The text carefully refrains from outright calling us Earth-infesting vermin, but the planet's rights ("right to clean water," "right to pollution-free living", etc.) are outright stated to be more important than people's, and the person who finds themselves at odds with the law's definition of said rights is in no uncertain terms stated to be shit out of luck. The law deals humans a giant set of limitations, ranging from demands for green energy to recognizing nature's right "to not be affected by mega-infrastructure and development projects that affect the balance of ecosystems and the local inhabitant communities". In other words, fuck your highways and fuck your cities. A third Chipotle on the same block is unnecessary.

To be fair, Bolivia's likely pulling a "we're too old for this shit" exasperation maneuver here. The country's president, Evo Morales, has been famously critical of its resources getting plundered by international companies, which is probably a fair argument, because right now the electric car industry is hungrily eyeing the country's extremely fragile salt flats for lithium. Maybe that's why the original 2012 legislation was so hardcore that it managed to freak out the country's farmers thanks to its strict regulations of GMO products and farmland expansion. They've since implemented a longer, heavily revised bill to accompany the Mother Nature Law. That one's hard as shit to find information about, but since the country is to my knowledge yet to implode into a nature-worshiping nationwide cult, I'm guessing they manage.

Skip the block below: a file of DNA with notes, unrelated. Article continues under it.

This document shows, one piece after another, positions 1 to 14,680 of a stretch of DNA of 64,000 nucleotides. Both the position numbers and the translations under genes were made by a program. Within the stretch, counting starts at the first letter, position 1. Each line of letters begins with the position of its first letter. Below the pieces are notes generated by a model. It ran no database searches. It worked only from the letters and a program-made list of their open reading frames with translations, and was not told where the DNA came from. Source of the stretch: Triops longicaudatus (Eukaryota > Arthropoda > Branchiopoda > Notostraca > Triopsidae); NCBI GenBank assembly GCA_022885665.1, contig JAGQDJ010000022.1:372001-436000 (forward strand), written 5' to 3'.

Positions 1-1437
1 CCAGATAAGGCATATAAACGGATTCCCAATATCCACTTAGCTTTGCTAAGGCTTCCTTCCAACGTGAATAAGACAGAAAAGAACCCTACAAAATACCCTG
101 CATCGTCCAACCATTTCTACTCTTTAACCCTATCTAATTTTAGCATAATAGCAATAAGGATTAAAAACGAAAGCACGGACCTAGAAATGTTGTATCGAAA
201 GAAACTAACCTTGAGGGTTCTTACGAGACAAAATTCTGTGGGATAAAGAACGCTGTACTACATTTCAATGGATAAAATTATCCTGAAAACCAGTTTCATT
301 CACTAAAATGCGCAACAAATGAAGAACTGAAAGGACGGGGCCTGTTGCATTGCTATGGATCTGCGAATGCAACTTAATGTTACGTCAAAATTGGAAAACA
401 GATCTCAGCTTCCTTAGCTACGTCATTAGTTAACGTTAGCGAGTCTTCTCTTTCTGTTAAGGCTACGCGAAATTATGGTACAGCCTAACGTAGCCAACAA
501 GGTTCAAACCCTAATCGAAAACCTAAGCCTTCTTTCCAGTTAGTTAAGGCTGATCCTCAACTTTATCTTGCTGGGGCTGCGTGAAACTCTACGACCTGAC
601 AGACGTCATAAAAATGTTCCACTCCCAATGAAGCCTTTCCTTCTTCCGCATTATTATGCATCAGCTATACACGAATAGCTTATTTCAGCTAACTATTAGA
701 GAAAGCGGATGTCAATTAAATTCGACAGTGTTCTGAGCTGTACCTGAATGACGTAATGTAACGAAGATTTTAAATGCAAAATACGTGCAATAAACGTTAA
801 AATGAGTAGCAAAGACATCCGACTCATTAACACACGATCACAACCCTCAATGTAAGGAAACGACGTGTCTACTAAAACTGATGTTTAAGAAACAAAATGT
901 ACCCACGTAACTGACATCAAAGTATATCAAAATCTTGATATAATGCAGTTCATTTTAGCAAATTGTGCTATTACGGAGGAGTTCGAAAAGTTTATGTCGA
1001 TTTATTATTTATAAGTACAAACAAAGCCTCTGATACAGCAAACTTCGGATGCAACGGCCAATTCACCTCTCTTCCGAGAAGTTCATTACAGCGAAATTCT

Why America Needs This:

Ha, no. This would never fly in America. Roads and huge buildings are necessary, even if they sometimes have to go through nature (which they always do, in the same way that all food is organic). But the core point of the law -- recognizing Earth as a legal entity with certain rights -- might be worth implementing. It would be handy in combating bullshit business practices like aggressive fracking, and would counter-balance the anti-environmental attitudes of many politicians in current and past administrations. "Oh, you don't think Mother Nature has a right to live without you actively punching holes in her? Actually, it doesn't matter what you think, because it fucking says so right here."

5 Laws Foreign Countries Got Right (That We Need In America)

Plus, every politician arguing that logic would get chased home by this hurricane.